GSP can adapt to any style. He is physically gifted, and no one on earth will do anything more than match him when it comes to mental preparedness and physical ability. Same goes for Jon Jones; having two brothers who play in the NFL only gives more evidence to the talented genes Jones possesses.
But neither GSP nor Jones are fighters.
The last time we saw Jon Jones in the Octagon he faced Swedish superstar Alexander Gustafsson. The fight was so closely battled that many experts felt Gustafsson should have taken the belt from Jones that evening.
I’m not one of those people. I feel that Gustafsson got the best of Jones that night, but I’m also of the archaic mindset that in order to be the champ, you have to beat the champ. Jones matched Gustafsson, jab for jab and kick for kick. Jones may have looked the worse for wear after their epic battle, but he’s the champ. He deserved to be the victor unless his loss was overwhelming and clearly contested.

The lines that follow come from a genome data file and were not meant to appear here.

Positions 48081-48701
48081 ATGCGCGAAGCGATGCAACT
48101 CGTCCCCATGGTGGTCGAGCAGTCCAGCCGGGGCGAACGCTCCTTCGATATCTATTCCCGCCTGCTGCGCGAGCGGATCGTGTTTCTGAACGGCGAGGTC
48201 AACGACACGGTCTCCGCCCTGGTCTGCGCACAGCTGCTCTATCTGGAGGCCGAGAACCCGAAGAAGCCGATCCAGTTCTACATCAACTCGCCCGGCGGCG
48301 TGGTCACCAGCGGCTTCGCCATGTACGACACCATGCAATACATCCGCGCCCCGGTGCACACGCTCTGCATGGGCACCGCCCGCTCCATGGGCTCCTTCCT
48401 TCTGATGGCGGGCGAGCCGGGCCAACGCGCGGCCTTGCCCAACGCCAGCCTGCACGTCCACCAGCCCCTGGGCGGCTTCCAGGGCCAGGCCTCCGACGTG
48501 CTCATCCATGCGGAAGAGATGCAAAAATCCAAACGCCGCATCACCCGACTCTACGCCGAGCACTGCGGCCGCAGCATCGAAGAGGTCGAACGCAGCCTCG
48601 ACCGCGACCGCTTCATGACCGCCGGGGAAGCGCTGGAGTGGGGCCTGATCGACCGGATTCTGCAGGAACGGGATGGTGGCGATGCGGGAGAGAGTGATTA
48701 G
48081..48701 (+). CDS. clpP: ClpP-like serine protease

GSP ran into the same issue with Hendricks. GSP was the more skilled fighter. He landed his jab when he wanted. He moved faster than Hendricks. His technical skills were above and beyond whatever Johny Hendricks could muster.
But GSP is an athlete, and Hendricks is a fighter.
Hendricks said he was only hitting GSP at about 70% because he’d never gone five rounds, and he wanted to make sure he had enough to get through to a decision against one of the best conditioned athletes on the planet.
Jon Jones is an athlete, and Glover Teixiera is a fighter. Jon Jones got his ass kicked by Alexander Gustafsson, and the Swede is ready and waiting to take Jones on in another title tilt. However, Jones isn’t so keen to get right back in the ring to defend the belt against someone so violent, athletic and skilled.
So, the UFC offered up Teixiera. And Teixiera is a whole other animal. He’s seasoned. He’s tough. He has one-punch knockout power, and, even with that, he’s found different ways to defeat opponents.